PFnV
  4. Fogbuster

    Fogbuster Rookie

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    If Honda can make cars in America that out-sell the "Big Three", there's some lessons to be learned by the latter. Britain tried to save their native auto makers years ago by using government bail-outs: they all ended up failing totally, and getting bought out by Volkswagen, BMW, and others.

    Let's see: 1 + 1 = 2 !!! Yes, there IS something here!!


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  5. PatsFanInVa

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    Oh and by the way? UAW needs to be in front of the Senate too next week. A lot of this cash infusion is to save autoworkers' jobs.

    I am not one to advocate intra-class warfare ("I am SHOCKED that an average Joe can afford his mortgage and a car!"), but I do believe that the UAW has a very sweet deal, and it's gotten sweet enough that it's a structural flaw.

    I have no desire to ping Joe Lineworker down to 90K from 100K, so that Wagoner can make another 10 million per year. I would, however, be in favor of some percentage of employee compensation and pension being held in that company's stock. Don't take away what's owed them by previous negotiations; just move 10% into the company's own stock. For the present time, while deflation pertains, I think it's reasonable to freeze their wages... assuming the claw-back and 90% top marginal rate at the top of the ladder. Sorry union dudes, but if I'm investing in the company that goose needs to be alive to **** out the gold eggs again.

    PFnV
  6. Fogbuster

    Fogbuster Rookie

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    I find it VERY interesting that these guys interviewed in the diner are obviously all line workers -- not a suit in sight. Yet, to a man, they all said they're happy with their work, happy with their pay, happy with their benefits, happy with their lives.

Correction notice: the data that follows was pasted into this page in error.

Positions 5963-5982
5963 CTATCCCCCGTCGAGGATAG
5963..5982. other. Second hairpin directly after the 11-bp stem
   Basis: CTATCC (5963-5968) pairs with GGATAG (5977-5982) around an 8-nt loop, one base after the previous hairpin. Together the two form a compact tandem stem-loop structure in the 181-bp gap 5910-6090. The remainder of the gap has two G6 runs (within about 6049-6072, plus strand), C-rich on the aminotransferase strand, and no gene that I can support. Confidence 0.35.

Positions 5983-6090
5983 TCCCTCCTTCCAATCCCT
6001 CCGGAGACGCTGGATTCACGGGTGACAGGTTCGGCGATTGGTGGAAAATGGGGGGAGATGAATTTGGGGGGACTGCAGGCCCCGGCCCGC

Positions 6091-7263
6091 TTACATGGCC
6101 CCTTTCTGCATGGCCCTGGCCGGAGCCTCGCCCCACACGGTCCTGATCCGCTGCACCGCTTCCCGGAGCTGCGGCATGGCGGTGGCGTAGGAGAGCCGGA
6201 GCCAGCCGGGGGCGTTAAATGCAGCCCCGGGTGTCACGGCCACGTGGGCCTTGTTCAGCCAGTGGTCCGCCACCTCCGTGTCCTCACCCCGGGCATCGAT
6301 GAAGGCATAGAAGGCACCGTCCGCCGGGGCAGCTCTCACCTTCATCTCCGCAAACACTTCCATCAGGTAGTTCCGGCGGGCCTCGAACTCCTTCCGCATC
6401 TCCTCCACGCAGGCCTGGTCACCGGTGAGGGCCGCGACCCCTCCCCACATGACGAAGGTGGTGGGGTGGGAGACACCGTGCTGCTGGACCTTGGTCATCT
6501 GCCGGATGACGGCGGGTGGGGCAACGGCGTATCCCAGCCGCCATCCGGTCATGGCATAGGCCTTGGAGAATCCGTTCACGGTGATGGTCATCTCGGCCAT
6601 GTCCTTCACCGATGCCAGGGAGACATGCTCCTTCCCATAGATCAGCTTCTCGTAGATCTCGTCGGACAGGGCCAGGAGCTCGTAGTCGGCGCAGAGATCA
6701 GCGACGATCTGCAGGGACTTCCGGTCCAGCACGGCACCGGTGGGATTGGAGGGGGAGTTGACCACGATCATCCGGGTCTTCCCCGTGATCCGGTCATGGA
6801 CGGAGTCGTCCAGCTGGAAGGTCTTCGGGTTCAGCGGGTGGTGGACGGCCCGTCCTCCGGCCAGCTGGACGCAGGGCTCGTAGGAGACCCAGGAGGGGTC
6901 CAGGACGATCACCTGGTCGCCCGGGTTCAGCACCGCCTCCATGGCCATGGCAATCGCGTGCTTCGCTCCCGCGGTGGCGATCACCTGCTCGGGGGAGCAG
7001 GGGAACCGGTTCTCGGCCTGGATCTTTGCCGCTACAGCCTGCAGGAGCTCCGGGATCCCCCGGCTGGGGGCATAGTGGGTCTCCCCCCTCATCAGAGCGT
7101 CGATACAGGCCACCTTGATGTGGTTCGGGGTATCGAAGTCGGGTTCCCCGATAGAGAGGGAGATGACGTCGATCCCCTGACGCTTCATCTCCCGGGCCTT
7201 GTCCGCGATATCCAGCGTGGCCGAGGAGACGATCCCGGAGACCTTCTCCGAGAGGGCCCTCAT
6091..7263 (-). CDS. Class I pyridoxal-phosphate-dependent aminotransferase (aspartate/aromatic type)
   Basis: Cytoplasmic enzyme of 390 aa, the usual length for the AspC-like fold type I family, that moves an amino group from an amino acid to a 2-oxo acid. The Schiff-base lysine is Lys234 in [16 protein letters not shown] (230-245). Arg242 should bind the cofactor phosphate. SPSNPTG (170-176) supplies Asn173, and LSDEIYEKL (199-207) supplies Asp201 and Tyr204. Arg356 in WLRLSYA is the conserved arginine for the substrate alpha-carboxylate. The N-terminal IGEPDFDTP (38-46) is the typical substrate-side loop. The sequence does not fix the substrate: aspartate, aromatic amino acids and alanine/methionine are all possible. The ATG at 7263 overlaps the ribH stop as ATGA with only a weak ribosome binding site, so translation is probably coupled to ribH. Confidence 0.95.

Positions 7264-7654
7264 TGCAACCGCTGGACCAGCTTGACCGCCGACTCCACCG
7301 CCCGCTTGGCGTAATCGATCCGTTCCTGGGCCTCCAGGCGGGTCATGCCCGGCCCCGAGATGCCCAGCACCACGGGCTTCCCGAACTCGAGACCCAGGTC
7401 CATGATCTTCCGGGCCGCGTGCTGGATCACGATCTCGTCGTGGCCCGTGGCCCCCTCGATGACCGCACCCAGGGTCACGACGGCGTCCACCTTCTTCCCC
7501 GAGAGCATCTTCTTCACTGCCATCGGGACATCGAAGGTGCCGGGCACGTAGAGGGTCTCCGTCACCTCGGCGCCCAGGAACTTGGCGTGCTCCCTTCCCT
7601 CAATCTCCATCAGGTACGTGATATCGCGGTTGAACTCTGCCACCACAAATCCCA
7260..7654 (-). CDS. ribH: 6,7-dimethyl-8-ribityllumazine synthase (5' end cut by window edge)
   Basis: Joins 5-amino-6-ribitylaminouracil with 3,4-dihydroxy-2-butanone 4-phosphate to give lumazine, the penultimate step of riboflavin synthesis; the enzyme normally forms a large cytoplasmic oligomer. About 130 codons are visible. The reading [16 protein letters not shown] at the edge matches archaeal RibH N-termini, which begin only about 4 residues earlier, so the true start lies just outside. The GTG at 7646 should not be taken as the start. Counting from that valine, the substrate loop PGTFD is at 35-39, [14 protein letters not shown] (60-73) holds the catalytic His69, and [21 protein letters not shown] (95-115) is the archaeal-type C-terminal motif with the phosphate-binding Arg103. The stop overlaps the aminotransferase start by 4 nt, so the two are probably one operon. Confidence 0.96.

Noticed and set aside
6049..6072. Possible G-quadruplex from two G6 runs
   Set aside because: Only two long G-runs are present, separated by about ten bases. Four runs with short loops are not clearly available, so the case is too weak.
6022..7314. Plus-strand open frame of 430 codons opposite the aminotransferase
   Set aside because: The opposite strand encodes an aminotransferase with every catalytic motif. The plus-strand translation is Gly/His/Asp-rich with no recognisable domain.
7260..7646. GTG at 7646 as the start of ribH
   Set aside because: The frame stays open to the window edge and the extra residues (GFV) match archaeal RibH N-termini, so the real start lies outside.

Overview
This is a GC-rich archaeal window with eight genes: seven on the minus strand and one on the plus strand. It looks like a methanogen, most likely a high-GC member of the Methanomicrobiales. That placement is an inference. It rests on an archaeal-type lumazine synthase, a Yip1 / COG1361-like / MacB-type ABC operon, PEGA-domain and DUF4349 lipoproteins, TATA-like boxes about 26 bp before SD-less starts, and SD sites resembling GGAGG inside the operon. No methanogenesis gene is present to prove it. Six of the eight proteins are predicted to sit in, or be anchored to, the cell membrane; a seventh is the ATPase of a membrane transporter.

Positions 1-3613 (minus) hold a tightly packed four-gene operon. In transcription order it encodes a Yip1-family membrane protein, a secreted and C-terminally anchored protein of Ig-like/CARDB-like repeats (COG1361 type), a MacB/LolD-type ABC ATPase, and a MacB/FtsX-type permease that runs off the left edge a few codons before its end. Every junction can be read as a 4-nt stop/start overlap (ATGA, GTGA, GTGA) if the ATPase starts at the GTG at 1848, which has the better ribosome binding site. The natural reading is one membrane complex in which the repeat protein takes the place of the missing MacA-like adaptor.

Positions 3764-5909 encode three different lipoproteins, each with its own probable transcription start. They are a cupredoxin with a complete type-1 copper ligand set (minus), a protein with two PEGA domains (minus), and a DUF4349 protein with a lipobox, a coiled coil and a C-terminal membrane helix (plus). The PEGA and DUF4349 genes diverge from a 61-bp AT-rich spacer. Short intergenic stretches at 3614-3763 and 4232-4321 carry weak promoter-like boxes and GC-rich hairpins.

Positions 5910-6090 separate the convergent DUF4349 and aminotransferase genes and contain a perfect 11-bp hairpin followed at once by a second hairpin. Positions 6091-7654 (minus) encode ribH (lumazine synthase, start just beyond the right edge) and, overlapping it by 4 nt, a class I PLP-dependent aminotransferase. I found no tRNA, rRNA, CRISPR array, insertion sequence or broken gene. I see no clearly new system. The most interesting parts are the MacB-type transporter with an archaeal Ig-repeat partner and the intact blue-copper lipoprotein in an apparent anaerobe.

If these guys and gals can be so happy, and if they can be doing so well in sales, why can't the "Big Three" try to follow that kind of model???

    I'll tell you why. Three letters: U---- A ---- W.

    As long as the unions dominate Detroit, the Big Three are going to produce crappy cars that no one wants, and they will go down the tubes, just as the British car manufacturers did 15-20 years ago.


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  7. PatriotsReign

    PatriotsReign Rookie

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    They are AMERICAN honda people...

    And they are RIGHT.:cool:
  8. PatriotsReign

    PatriotsReign Rookie

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    I watched a debate on CNN last night between various experts on economics. They were debating the proposed auto bailout and I started to think...what is the Hotel industry needs to get bailed out? What if Hospitals all overt the country ask for a bailout...and they home builders and real estate agents. How about bicycle makers or ski resorts?

    What if Kroger Supermarkets needs a bailout?

    I then heard Peter Schiff say "We have to let these companies fail" to which the host asked him "Do you have a heart? Do you want to see millions suffer?

    My answer to her is question is, "Is suffering something that isn't supposed to happen anymore? Have Americans become wussified?"